Getting a speeding ticket could increase your car insurance rates, but may have no impact on your premium at all. Ultimately, your rates will vary depending on your driving history, how fast you were going, the state you live in and which insurance company you use.
The cost of car insurance is based on many factors, including where you live, your age and gender and how often you drive your car. One of the most important factors that determines your insurance rate is your driving record. Your insurance company will periodically run motor vehicle record checks to assess how much risk you present while driving. Speeding tickets can increase your car insurance rates, and in some cases, that cost increase can be rather significant. However, a rate increase is not guaranteed after a speeding ticket.
TL;DR (Too Long; Didn't Read)
Getting a speeding ticket could increase your car insurance rates, but may have no impact on your premium at all. Ultimately, your results will vary depending on your driving history, how fast you were going, the state you live in and which insurance company you use.
Will a Speeding Ticket Affect Your Car Insurance Rate?
Insurance companies are moving away from raising premiums after speeding tickets. A recent poll found that 78 percent of drivers who received a speeding ticket saw no spike in their premiums.
Most car insurance companies occasionally check your driving record with your state’s Department of Motor Vehicles to assess your risk level on the road. Your driving record includes any tickets and any points you’ve incurred on your license over the last one to three years, depending on the state. Insurers have an incentive to charge more to riskier drivers. However, they generally don’t run driving record checks very frequently. This is because getting motor vehicle record checks is costly. In some states, such as Minnesota, it can cost up to $27 per check. Insurers understand that it’s not cost-effective to run constant record checks on every driver, so they tend to err on the conservative side.
Usually, if you’re over 25 and have a relatively clean driving record, your insurance company will run a check when you purchase your policy, and then again when you renew your policy. As a general rule, this means they’ll wait 18 months to two years between checks. Thanks to these long intervals between record checks, your insurance company may not even notice your speeding ticket. Alternatively, if a check does reveal a speeding ticket, it may take a long time for your rate to be affected. If you have an otherwise stellar driving record, your insurance company may opt not to raise your rate at all.
If you’re 25 or younger, you may experience more frequent checks, since younger people tend to be higher risk drivers. If you fall into this younger person bracket, expect to have your driving record checked every six months or so. This means you’re more likely to see an increase in rates after a speeding ticket.
Severity of the Ticket is Important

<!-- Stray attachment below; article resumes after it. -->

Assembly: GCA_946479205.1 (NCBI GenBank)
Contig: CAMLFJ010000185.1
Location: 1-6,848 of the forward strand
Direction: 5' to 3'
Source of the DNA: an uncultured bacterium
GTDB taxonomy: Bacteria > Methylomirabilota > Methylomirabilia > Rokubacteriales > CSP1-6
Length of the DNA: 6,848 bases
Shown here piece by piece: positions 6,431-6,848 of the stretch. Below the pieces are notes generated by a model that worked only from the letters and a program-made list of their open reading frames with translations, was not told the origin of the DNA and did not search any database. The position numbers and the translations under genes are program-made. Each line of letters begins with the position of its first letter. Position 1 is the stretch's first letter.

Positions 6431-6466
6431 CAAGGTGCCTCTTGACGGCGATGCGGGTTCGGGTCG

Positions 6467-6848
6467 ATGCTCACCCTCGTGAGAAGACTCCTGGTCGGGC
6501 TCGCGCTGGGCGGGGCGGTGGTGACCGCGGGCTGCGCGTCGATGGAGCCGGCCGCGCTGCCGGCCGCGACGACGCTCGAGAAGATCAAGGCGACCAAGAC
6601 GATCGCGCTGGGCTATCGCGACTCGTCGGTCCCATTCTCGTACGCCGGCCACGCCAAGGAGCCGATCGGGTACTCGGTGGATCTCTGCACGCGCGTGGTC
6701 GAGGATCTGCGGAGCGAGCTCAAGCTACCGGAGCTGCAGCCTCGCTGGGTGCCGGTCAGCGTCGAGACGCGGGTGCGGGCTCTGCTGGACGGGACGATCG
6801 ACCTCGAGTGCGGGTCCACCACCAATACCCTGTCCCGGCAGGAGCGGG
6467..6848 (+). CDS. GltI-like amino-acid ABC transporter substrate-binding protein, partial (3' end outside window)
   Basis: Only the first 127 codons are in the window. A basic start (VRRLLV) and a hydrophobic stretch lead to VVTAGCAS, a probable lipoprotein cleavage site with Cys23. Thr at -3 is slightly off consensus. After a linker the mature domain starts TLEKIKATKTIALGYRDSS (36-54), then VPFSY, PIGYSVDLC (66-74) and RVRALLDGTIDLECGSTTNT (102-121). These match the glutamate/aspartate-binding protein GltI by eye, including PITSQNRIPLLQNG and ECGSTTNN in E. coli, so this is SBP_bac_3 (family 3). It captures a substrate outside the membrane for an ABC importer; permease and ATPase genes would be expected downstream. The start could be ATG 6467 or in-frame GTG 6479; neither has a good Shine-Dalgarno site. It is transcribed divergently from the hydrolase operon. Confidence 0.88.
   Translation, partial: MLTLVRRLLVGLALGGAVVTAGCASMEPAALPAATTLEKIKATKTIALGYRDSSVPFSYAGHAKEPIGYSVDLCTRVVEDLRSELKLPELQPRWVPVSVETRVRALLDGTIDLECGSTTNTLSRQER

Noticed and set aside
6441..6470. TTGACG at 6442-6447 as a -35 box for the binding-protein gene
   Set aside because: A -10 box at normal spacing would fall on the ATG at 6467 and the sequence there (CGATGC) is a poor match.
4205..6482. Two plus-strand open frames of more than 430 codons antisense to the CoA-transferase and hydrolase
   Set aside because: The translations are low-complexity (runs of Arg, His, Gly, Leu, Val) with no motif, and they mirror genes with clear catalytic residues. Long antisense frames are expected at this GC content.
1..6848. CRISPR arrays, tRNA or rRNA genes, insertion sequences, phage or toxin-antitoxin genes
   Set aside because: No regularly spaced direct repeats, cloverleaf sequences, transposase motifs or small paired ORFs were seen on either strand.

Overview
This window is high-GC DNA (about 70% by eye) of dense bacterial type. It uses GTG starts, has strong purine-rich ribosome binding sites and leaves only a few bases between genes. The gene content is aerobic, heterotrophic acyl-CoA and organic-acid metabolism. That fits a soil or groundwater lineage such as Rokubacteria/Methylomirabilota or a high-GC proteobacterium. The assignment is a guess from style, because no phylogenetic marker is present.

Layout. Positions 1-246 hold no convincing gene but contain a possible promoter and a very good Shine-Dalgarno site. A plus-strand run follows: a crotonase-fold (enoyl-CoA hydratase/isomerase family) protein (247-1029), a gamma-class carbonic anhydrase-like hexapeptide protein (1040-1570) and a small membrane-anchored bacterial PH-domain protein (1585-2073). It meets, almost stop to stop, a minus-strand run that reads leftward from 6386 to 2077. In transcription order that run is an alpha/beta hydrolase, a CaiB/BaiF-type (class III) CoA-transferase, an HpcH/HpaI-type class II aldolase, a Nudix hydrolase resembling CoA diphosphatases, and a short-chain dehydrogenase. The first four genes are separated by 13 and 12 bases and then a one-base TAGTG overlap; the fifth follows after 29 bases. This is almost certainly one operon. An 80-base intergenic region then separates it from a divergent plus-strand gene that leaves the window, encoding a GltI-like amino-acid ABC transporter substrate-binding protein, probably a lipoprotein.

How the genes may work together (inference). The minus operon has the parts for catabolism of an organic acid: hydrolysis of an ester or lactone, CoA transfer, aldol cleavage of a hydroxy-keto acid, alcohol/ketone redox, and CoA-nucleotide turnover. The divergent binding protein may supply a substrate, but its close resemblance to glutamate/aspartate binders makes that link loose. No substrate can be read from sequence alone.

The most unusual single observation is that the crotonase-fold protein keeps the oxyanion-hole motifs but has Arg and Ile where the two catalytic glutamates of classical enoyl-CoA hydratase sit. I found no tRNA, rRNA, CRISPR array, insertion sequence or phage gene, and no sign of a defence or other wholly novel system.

The type of violation you receive on your ticket will make a difference in whether your insurance premium goes up. Each insurance company has its own unique policy mandating which tickets are considered minor infractions, and which are viewed as major violations. Major violations, like reckless driving and driving on a suspended license, are nearly guaranteed to raise your insurance rates. Minor infractions, such as rolling through a stop sign or improper passing, may be forgiven if you have a clean driving record.
This same reasoning applies to speeding tickets. The faster you were driving when you received the ticket, the more likely you are to receive a rate increase. A minor speeding ticket may not affect your insurance premiums at all. If you rack up multiple minor infractions, however, your insurer will likely decide to raise your rates.
Another important factor is state law. For example, some state laws mandate that insurance companies can’t see certain infractions on your driving record, such as those generated by traffic cameras.
How Long Might Insurance Rates Remain Higher After a Speeding Ticket
If your car insurance premium increases in the wake of a speeding ticket, you’re probably wondering how long you’ll have to pay the increased rate. Most insurance companies will restore you to your original premium rate three years after a violation, provided you don’t incur any further tickets. For serious moving violations such as DUIs, insurance companies may charge you a higher rate for five, or even 10 years.
If you plan to shop for a new car insurance policy any time soon, expect that any tickets you’ve received in the last two or three years will affect your quoted rates.
Average Premium Increase After Speeding Ticket
How much your premium could go up is largely determined by your insurance company and state. Those who speed up to 15 mph above the speed limit can expect an average rate increase of 22 percent. For those who do 16 to 30 mph over the limit, the average premium increase is more like 29 percent. However, these rates vary dramatically by state. In Michigan, a minor speeding violation results in a 48-percent average premium increase, while Maryland drivers typically only see a 10-percent spike.
Your insurance company also has a large impact on how much extra you’ll pay after a speeding ticket. In California, for example, a speeding ticket will cause your annual premium to go up an average of $688 per year, but the actual costs vary drastically by insurance company. On average, Geico will charge you just $156 extra per year, while Allstate will raise your rate $1,044 annually. For this reason, it always makes sense to do your research and shop around for car insurance. It could save you hundreds of dollars in the long run.
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